The Scientist

» top 10 innovations 2012, evolution and ecology

Most Recent

image: Old Ocean Mold

Old Ocean Mold

By | December 12, 2012

Fungi in 100 million year-old seafloor sediments could possess novel antibiotics.

0 Comments

image: Conserved Chromatin?

Conserved Chromatin?

By | December 10, 2012

Archaea packages DNA around histones in a similar way to eukaryotes, suggesting that fitting a large genome into a small space was not the original role of chromatin.

2 Comments

image: Marlboro Chicks

Marlboro Chicks

By | December 5, 2012

Two species of songbirds pack their nests with scavenged cigarette butts that repel irksome parasites.

1 Comment

image: 2012 Top 10 Innovations - Honorable Mentions

2012 Top 10 Innovations - Honorable Mentions

By | December 4, 2012

These new products didn't quite breech the top 10 this year, but attracted the attention of our panel of expert judges nonetheless.

0 Comments

image: Contributors

Contributors

By | December 1, 2012

Meet some of the people featured in the December 2012 issue of The Scientist.

0 Comments

image: Speaking of Science

Speaking of Science

By | December 1, 2012

December 2012's selection of notable quotes

0 Comments

image: The Plastic Genome

The Plastic Genome

By | December 1, 2012

The poxvirus stockpiles genes when it needs to adapt.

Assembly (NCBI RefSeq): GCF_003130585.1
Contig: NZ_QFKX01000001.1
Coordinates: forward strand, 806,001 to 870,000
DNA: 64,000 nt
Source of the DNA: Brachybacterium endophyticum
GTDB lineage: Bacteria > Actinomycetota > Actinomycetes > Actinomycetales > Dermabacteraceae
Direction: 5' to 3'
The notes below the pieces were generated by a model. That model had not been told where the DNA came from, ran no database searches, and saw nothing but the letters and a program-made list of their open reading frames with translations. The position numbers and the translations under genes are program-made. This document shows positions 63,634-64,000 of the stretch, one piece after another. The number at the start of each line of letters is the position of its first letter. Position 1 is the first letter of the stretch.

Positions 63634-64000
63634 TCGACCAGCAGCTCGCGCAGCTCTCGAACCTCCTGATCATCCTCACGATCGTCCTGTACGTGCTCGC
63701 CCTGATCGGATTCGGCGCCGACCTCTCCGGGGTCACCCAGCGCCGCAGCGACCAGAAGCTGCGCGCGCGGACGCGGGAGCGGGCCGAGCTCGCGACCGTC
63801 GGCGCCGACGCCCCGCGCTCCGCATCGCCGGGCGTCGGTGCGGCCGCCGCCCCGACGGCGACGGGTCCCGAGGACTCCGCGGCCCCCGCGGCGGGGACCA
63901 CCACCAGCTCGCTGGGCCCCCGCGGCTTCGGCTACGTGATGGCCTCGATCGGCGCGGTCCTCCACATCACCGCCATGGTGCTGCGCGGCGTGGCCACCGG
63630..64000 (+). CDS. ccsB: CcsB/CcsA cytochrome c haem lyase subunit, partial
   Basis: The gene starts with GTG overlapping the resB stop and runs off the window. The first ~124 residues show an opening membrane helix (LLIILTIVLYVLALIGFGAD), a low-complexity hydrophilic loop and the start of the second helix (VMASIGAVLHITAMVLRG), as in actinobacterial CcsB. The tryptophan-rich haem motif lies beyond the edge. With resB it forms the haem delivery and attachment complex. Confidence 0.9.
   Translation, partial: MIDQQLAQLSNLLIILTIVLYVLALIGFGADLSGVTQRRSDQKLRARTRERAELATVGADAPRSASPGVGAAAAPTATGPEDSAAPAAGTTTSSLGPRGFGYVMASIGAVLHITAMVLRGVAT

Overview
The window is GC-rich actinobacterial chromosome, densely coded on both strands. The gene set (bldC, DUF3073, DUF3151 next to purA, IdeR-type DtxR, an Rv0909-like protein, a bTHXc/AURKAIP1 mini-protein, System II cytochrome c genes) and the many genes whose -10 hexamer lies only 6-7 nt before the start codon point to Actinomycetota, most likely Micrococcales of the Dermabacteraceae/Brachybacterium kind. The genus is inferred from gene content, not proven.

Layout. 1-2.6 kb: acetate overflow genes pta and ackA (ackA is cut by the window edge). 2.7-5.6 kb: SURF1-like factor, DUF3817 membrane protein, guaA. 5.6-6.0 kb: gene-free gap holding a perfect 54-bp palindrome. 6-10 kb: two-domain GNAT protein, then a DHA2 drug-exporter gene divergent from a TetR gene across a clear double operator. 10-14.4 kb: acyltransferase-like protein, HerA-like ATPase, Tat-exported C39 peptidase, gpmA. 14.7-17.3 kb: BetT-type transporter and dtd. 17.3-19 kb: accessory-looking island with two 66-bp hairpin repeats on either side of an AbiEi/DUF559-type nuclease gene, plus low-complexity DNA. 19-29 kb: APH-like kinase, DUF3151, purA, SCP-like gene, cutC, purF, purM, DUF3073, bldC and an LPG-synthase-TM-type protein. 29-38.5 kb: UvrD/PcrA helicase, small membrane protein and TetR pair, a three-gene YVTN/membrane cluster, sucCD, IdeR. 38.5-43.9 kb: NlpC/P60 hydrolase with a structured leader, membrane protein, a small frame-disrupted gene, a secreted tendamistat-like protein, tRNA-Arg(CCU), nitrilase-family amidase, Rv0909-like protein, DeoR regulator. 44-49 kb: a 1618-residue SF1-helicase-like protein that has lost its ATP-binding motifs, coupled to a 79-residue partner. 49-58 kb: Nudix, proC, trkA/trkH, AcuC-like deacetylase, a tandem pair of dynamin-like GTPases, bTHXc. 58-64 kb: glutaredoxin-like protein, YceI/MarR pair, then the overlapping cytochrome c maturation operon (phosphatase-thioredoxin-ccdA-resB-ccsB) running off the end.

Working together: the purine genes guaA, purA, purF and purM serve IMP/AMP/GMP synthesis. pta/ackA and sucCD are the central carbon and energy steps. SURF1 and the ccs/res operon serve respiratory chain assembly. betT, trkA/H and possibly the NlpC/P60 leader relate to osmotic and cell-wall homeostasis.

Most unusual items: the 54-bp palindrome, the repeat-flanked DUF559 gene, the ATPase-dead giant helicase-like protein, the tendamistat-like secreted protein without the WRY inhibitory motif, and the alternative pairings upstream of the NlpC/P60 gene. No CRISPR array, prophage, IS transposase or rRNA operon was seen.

1 Comment

image: Top 10 Innovations 2012

Top 10 Innovations 2012

By | December 1, 2012

The Scientist’s 5th installment of its annual competition attracted submissions from across the life science spectrum. Here are the best and brightest products of the year.

5 Comments

image: Coughing Seashells

Coughing Seashells

By | November 28, 2012

A type of scallop expels water and waste through a sort of cough that could reveal clues about water quality.

1 Comment

image: Beetles Warm BC Forests

Beetles Warm BC Forests

By | November 27, 2012

Using satellite data, researchers calculate that mountain pine beetle infestations raise summertime temperatures in British Columbia’s pine forests by 1 degree Celsius.

3 Comments

Popular Now

  1. Opinion: Why I Published in a Predatory Journal
    News & Opinion Opinion: Why I Published in a Predatory Journal

    My “colleagues” and I at the fictitious Arthur Vandelay Urological Research Institute were surprised to find our bogus “uromycitisis” case report swiftly accepted, with only minor revisions requested.

  2. Consilience, Episode 3: Cancer, Obscured
  3. A History of Screening for Natural Products to Fight Cancer
  4. March for Science: Dispatches from Washington, DC
AAAS